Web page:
13. #13
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    Quote Originally Posted by KIX View Post
    As I understand it, the guidelines are for K-12 schools and not secondary education.

    Jonathan
    Thats not right.
    A primary school is k-9
    A secondary school is 9-12.

  14. #14
    Regular Member KIX's Avatar
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    Let me rephrase that.... I meant post secondary education.

    The laws are for primary and secondary education.

    Clear as mud?

    Long night/day!!!

    Jonathan
    www.ctpistolpermitissues.com - tracking all the local issuing authority, DPS and other insanity with permit issues
    www.ctgunsafety.com - my blog and growing list of links useful to gun owners (especially in Connecticut).

    Rich B: My favorite argument against OC being legal in CT is "I have never seen someone OC in CT".
    I have never seen a person drink tea from a coke bottle while standing on their head, that doesn't mean it is illegal.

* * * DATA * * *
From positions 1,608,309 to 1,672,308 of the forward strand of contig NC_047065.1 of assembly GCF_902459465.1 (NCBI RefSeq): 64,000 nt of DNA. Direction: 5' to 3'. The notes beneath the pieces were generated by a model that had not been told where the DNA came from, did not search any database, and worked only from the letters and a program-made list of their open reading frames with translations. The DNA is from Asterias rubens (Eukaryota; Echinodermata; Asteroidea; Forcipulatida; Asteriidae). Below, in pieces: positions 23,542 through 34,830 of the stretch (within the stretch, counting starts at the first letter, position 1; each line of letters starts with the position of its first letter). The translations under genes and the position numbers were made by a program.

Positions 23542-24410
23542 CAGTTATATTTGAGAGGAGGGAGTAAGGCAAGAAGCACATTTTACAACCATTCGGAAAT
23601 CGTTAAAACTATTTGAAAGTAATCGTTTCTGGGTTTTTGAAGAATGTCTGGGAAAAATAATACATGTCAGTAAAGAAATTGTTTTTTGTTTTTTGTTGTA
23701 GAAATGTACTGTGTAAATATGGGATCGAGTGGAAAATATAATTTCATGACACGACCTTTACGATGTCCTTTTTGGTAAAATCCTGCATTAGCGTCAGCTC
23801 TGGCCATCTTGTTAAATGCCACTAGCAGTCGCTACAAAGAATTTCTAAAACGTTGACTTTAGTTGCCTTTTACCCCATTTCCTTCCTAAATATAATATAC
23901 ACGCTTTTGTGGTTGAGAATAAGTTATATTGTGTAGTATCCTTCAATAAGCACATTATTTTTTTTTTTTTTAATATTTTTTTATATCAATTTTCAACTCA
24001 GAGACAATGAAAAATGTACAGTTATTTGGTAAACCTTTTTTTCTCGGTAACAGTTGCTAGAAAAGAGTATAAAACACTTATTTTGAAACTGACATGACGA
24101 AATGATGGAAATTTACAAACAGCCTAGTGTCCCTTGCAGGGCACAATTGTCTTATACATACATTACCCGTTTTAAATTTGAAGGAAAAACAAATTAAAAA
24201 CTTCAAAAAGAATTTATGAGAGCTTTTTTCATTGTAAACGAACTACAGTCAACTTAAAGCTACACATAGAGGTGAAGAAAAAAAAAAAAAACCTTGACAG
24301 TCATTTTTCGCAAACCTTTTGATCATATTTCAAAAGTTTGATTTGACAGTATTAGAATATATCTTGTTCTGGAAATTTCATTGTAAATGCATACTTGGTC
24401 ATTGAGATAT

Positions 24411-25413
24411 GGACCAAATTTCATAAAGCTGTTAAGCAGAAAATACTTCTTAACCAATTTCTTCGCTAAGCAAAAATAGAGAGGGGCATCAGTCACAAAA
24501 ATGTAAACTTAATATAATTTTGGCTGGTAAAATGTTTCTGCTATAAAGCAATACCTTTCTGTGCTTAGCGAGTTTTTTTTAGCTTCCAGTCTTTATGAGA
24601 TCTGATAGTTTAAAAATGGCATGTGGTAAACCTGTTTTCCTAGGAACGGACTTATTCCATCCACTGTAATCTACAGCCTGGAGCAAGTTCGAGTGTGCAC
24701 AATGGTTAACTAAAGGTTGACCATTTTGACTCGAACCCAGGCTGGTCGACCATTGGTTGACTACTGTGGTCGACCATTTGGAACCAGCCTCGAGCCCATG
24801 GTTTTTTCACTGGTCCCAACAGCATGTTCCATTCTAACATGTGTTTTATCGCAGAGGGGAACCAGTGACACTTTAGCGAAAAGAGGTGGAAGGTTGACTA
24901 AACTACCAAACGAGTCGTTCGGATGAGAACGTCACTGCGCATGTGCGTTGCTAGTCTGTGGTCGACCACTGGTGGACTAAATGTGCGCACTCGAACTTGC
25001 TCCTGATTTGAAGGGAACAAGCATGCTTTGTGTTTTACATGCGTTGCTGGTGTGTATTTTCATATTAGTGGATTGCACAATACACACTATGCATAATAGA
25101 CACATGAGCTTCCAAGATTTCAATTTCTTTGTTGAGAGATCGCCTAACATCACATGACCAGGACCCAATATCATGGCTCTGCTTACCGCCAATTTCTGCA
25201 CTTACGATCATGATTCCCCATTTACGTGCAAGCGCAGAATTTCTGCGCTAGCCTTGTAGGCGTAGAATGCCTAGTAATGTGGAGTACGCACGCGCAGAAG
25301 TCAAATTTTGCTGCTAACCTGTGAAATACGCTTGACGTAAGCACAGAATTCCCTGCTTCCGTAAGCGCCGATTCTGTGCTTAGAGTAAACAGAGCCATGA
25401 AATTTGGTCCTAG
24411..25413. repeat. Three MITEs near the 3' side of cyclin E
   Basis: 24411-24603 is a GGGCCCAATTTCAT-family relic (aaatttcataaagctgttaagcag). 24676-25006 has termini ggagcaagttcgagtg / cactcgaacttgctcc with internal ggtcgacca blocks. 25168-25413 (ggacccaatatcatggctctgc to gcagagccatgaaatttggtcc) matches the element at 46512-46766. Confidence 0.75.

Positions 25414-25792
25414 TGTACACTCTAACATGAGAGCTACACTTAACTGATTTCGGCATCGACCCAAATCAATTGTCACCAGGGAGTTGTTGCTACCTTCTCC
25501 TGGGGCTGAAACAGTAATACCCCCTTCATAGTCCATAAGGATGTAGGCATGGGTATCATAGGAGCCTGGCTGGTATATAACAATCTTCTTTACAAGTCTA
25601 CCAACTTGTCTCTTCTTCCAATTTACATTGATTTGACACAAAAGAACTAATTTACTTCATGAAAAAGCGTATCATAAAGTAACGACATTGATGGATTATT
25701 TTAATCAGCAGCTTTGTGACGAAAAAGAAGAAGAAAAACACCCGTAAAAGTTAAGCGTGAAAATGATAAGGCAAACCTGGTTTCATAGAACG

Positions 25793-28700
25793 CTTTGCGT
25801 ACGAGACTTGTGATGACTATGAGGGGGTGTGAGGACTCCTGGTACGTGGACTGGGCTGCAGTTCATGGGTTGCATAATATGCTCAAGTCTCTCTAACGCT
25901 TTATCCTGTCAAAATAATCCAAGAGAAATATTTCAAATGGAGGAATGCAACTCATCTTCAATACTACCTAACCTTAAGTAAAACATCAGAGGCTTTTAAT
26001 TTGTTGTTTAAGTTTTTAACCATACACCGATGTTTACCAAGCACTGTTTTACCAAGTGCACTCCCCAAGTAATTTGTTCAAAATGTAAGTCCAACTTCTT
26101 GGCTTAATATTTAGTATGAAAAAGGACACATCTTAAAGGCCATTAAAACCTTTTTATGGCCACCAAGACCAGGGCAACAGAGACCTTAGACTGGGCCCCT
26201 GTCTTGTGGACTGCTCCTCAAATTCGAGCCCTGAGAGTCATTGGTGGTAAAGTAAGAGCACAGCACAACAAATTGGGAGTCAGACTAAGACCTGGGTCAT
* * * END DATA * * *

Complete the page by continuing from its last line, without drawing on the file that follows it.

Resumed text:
15. #15
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    The bottom line is that you can not legally bring a gun onto the property of a K - 12 school.

    But it is perfectly legal to bring a loaded gun onto the grounds of a college, subject to the whole property owner/controller disallowing stuff.

  16. #16
    Regular Member KIX's Avatar
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    Yep.

    There was some good info on the Students for Campus Carry group (I think the former president was a CCSU student).

    Jonathan
    www.ctpistolpermitissues.com - tracking all the local issuing authority, DPS and other insanity with permit issues
    www.ctgunsafety.com - my blog and growing list of links useful to gun owners (especially in Connecticut).

    Rich B: My favorite argument against OC being legal in CT is "I have never seen someone OC in CT".
    I have never seen a person drink tea from a coke bottle while standing on their head, that doesn't mean it is illegal.